1.03 ACRE LOT, paved road, quiet subdivision, good area. ML.S243179
- $18,000
1.13 ACRES, cleared lot w/driveway, current zoning R3-multiple-family
residential district, has been surveyed into two parcels, which could be sold
separately, city water & sewer available. MLS#240346 $35,000
BEAUTIFUL INDIAN SPRINGS 1.2Acre lot, sits right on the golf course,
owner financing available. ML0S244285 $45,000
GREAT PIECE OF PROPERTY in great location, partially cleared, suitable
for one or multiple home sites, no deed restrictions. MLS#241938 $75,000


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,,', 2008 BLOCKDOT INC v ,.vv 0n1_ C


SUNNY SOUTH PROPERTY
4630 Hwy. 90 Marianna, FL 32
(850) 526-2891
Each Office Is Independently Owned and Operated
SMARTER. BOLDER. FAST

Nan harkleroad
Realtor Associate
nan.harkleroad@century21


I

IES
446

ER



1.com


-- R E'A T
LN% [SI[NT! One
.1.,h ..,, nn..,i.nUi. home
'"' workshop
I 1 .h ...I ools and

MLS 245320 $28,500.

A ICR FA F.

5 i, ,,.i .


Ellen Marsh appliances, 125,500 MSL244503
850-209-1090
ellen@EducatedRealEstate.net ,...- 1 1 -1

-Spaci,,- u 3 bedroom, l e ", ,
2 hail, home with .
-I.,:,T,.,lt rem olded ... ... .. ...."
i,,i,- t i.,formal liv-
i n, large kitch- prineeoFSt25,0oo MLS#244503


www.JCFLORIDAN.com


Friday's
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Tim & Patsy Sapp Aa
Broker Owner/Realtor,
Licensed Agent
Call Us For All Your
Real Estate Needs


",W:


screened in back patio, newer dimensional shingle room, chain link backyard,
pecan trees, 4 miles out of town, paved road frontage. Price: $134,900 MLS#
243985

Acre Farm in
.. .,,. FL 4 bdrms, 3
i beautiful den, living
........ large dining room,
i ,pliances in modern
brick fireplace,
laundry rm, screened in 14X28 heated gunite pool with built in spa, large sun,
2 car garage, shop h/c, pole barn, storage shed, baFn with 5 horse stalls, large
climate controlled tack room, large boat shed. Separate office/studio with
h/c, paved driveway fencing and cross fenced, new roof and HVAC. Price:
$529,000 MLS# 244996




as neat as a pin, and shows very well. Make an appointment today Price:
$69,903 MLS# 24470B
ih I, ., ,,.. I. ,_id ..

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metal roof, big front porch, beautiful flowers, large kitchen/breakfast area,
separate dining, payments should be cheaper tian rent Make an appointment
to see this home today Bring All Offers! Price: $98,900 MLSIf 243881




in 1920, enjoy the nostalgic
feeling of this historic home, all on 1 acre. Seller allowing 5,000 towards buyers
closing cost or updates Motivated Seller! Bring All Offers! Price: $115,000
MLS# 244572





pool that needs work. Storage building, inside needs some updating, 2 fish
ponds. Price:t$132,900 MLS9 242162





balcony, large master bath, large covered front andback porch. 2 car detached
garage with workspace, boat shed, large Oaks scattered across property.
Price: $169,900 MLS# 244719

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.-S" gi r . i 1 1. 1 1.,,,, . ., ,.
I .... .. ,



-for fishing, skiing, al types o water spoti Bring All Offers,,., Close to Panama.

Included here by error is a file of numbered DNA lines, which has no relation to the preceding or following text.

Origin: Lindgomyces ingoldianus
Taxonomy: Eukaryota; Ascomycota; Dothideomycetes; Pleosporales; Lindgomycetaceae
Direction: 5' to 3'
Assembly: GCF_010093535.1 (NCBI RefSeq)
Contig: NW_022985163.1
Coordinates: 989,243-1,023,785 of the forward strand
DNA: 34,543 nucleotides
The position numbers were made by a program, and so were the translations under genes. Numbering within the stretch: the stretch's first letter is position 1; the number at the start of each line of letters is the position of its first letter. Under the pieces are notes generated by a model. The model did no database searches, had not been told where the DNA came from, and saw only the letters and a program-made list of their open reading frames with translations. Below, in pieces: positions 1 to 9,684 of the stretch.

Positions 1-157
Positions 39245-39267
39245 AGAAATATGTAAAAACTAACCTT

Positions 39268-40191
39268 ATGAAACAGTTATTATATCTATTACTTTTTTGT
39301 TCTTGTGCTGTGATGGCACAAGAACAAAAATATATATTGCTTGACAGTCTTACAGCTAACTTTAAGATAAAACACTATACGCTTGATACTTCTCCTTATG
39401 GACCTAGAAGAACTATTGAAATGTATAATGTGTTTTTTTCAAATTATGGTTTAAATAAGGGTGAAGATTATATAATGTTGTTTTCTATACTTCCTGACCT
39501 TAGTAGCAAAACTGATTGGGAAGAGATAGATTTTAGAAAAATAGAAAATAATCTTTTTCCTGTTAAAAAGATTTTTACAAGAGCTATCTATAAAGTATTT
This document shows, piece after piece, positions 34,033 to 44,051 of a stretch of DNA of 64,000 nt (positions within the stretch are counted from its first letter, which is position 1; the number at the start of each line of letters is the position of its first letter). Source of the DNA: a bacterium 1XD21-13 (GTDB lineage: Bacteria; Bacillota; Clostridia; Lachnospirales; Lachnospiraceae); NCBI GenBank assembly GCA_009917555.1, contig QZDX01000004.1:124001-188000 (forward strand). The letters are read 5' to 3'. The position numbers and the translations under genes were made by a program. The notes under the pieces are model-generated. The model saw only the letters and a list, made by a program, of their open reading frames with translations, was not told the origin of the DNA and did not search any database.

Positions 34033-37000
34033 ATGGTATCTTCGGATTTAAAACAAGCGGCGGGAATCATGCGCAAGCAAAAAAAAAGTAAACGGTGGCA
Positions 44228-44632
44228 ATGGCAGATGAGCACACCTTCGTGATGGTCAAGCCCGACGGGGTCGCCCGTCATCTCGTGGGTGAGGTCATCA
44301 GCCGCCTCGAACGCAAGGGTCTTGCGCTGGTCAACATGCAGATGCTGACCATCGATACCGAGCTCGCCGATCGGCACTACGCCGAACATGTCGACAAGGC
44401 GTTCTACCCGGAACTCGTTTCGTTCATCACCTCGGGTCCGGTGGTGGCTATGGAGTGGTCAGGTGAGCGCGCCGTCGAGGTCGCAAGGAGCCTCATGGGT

bedroom, large kitchen with lots of cbinets, large ad ceiling, enclosed ba, separatio. 30e
year shingle roof. An addt I acre lot for $89,000
ri ce $195,000 MLSentyoftorageprivateackyardandcaped $23900MLS23876











: ii ON MERITS
s storage building enclosed utility room & boat storage. Boat ramp. Getreat from
for fishsings g, all typdesM of water sports! Bring All Offers! Close to Panama
City Beaches and Mall Price: $209,000 M2LS7 214521







4 Ii. gorgeous views.r

Sealui, 1.5room, large kitchen with lots of cabinets, lrge master bdrm & bath, abigte



window views from each bedroom, new carpet, boat dock, dock, 2 workshops,
paved driveway, secluded from main road. Fish, boating, fishing, swimming,
etc. Beautiful clear spring water fed. Price; $299,000 LS 242979
v .. ..i I.. ...... s ... ....iI









Currently a souvenir & specially shop. Has excellent paved parking, could be
gawindowhviewsfrorkacebotsedroomnewarpetbo ad s ctktered nceoss r opsrta















reod A detached storage l itdifrg A great buy @ only $59,900 Shois anytime.
Price: $59,900 MLS# 245375





paused wiados sonve ene flto ori o many differe paint types of businesses. Also han
a trees, quietly shoptreet. $2500 alliance r uyers closing cs or updates Price:
$24431,00 MLS 24550
S-, .. ... ..S I... S





a nd, t Quietar private





lnd ot. 3 large master 00l
lroo. A d ahdsto bi arinreg.t r 5 ice layout
MLSPrice: 241152 Price: $199,23700








u r l iv e hmobile Irovie
i i niii H e is h,, ., ro omi
d .. nath, hw il separated
trwalkeI cluisets screened i tlroit pvcorc with a c ose t rad Gprate lare






building, carpkii, all ny city lats, hpore tas irsetal runt, Cs Pa
Moivatd Seller. Brng All Ofes Price: $04,800 MLS# 24445







_____:______:_I_,_ .. .......__... .... L


parcel. MLS 243384 $28,000.

.R. IG REDUCTIONP

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S' .. ..i 1,. ..c ..e w ith


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l ii~ i. i il. I . I i.,... i f..t . fI.a I. ,. ,,',.u






,onic und nese'cr fro ,l/bockside porches. All on 5 acres aod includes
is mmaculatepond. MUST SEE MLS 243064 $89,999

1.1kIR A DEEP



i r,, 1 ',H, I., -n .. ,-a,,.' .. ,
mcap'All 'o locat-dd po 10 or'T acres. n ll'Lots O room

,m ..... ,,,, .h mobileth
fI". l I'1''. u edl ciro
home and newer front/back/side porches. All on 5 acresand includes



ducarg pondrt All Socatd on 10 acres. MLS 244297 $65,000.




CLOSE TO TIOiN.
[ '-C L O SE T q.0 T 0 %% N .


727F,77^






-114B SUNDAY, DECEMBER 18,2011


JACKSON COUNTY FLORIDAN www.jcfloridan.com



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*AII prices plus $299.50 P&H, tax, tag & title. All incentives applied.
Pictures for illustration purposes only. Incentive good thru 12/31/2011 W.A.C.


HWY. 90 MARIANNA, FL